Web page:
Ryan O’Neal is a high octane hellion in THE DRIVER

Director Walter Hill is one of our heroes at Furious Cinema, so thats why we’ll be commenting on many of his film trailers in the future. I wanted to start out with his 1978 crime action thriller neo noir The Driver because we haven’t covered it on the site yet and it’s one of our favorites out of all his work.

“My line of work is kind of hard to come by.”

THE DRIVER was Hill’s follow up to his debut HARD TIMES (1975). Like in that film and Alain Delon in Jean-Pierre Melville’s LE SAMOURAI (1967) the main character is the consumate rebel, speaking very rarely (only 350 words uttered in all) and lives on his own terms. The film was originally written for Steve McQueen (see Bullitt) but later Ryan O’Neal took on the role. THE DRIVER (his only given name) is a shady character that takes jobs driving getaway cars for robberies. If the set up sounds familiar, that’s because it was basically remade as DRIVE with another Ryan a couple years ago. For my money, I prefer the original, it has no 80’s synth rock (NOTE: DRIVER’s music of choice is light sounds of country music on a little transistor radio) or gory violence but that doesn’t matter, it just blows the doors off the other film.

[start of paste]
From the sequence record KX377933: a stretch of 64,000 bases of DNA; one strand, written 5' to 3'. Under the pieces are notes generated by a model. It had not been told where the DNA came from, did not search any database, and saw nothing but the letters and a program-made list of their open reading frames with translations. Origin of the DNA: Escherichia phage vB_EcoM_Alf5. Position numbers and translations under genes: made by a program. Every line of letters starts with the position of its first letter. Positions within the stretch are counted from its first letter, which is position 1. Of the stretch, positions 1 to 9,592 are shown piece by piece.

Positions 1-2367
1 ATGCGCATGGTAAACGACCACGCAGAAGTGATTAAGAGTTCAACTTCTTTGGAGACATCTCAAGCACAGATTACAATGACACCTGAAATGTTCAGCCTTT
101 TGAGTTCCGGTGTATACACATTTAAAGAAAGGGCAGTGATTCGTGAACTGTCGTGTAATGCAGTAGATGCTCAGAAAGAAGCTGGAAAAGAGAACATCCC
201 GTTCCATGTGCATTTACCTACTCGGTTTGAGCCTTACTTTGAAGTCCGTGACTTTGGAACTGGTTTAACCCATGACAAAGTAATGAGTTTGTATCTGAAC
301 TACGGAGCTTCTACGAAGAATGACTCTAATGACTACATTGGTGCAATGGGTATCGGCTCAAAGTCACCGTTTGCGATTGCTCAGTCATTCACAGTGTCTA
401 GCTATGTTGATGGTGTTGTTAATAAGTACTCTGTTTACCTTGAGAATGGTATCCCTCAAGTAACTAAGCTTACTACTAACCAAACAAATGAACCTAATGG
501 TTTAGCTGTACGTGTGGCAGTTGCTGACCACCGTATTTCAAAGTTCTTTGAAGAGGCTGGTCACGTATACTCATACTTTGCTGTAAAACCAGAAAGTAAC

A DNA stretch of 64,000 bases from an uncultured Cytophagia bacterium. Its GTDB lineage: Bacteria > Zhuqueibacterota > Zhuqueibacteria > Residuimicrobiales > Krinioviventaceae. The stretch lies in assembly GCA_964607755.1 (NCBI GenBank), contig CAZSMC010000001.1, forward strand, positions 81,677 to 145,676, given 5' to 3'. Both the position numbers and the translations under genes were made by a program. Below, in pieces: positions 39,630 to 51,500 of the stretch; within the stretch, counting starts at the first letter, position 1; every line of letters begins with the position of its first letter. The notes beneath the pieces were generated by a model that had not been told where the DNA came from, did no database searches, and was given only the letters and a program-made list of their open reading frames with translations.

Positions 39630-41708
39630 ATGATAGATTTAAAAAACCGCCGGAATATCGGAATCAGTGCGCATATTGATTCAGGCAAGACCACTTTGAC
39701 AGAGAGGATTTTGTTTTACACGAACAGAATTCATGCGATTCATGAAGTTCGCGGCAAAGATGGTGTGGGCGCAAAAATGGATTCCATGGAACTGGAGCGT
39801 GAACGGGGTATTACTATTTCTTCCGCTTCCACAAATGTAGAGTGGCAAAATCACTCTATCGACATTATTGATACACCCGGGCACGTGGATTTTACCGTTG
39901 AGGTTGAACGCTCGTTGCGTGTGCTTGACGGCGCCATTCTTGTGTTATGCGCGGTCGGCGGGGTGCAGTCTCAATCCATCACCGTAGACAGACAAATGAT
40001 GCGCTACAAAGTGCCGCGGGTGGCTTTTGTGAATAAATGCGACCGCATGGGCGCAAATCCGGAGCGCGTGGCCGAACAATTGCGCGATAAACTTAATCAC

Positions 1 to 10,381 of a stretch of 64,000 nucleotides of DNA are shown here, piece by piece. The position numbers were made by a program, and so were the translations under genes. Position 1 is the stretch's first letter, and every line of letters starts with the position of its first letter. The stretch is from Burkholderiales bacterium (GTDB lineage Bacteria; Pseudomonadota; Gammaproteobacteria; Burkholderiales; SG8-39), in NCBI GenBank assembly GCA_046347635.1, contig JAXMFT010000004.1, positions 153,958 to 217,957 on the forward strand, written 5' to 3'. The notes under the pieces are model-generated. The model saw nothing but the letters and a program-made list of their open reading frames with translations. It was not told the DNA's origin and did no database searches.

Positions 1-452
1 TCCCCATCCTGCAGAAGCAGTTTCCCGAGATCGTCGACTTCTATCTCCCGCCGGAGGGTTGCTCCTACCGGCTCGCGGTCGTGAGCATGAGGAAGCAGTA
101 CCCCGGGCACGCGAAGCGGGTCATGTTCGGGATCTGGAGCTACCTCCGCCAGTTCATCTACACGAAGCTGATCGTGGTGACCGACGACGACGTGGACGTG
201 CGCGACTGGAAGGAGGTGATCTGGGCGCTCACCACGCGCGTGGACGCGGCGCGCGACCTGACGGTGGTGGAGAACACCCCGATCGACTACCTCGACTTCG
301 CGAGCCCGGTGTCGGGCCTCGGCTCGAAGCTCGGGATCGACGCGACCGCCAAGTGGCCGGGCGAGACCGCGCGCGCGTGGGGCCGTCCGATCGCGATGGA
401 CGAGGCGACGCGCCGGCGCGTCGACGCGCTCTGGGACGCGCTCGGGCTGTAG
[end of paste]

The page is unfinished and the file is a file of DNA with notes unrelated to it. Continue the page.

The structure of THE DRIVER is about as straight forward as it gets. He is being pursued by THE DETECTIVE played by Bruce Dern, who gives one of his great tough as nails performances as the cop who will do anything to get the bad guy, even break the law by setting up a bank job so he can trap his prey who he often refers to as “Cowboy”. O’Neal and Dern have several face/offs in the movie and every one is intense and fun to watch. THE DETECTIVE tries to scare DRIVER by telling him he’s going to get caught etc but is just met with icy cold stares and wiseass retorts. Ryan O’Neal plays the mysterious Man With No Name character as good as anyone in this. Isabelle Adjani is THE PLAYER who is stuck in the middle since she’s the only one who can identify DRIVER because she witnessed the robbers jumping in his getaway car. The two soon fall in love and that provides the romantic element to the otherwise high octane tale.

The plot is really just a set up for the fantastic car chases and other stunts and they remain some of the greatest put on film. You really feel the extreme excitement and tension when they happen as DRIVER expertly evades the law and does some other pretty crazy stuff behind the wheel.

When it comes to that classic 70s cinema people are always talking about (including us), this film ranks right up with the very best.




Editor-In-Chief of The Grindhouse Cinema Database and Furious Cinema. Pete is an avid movie geek who enjoys everything from wild n' crazy exploitation and cult films to popular mainstream classics.

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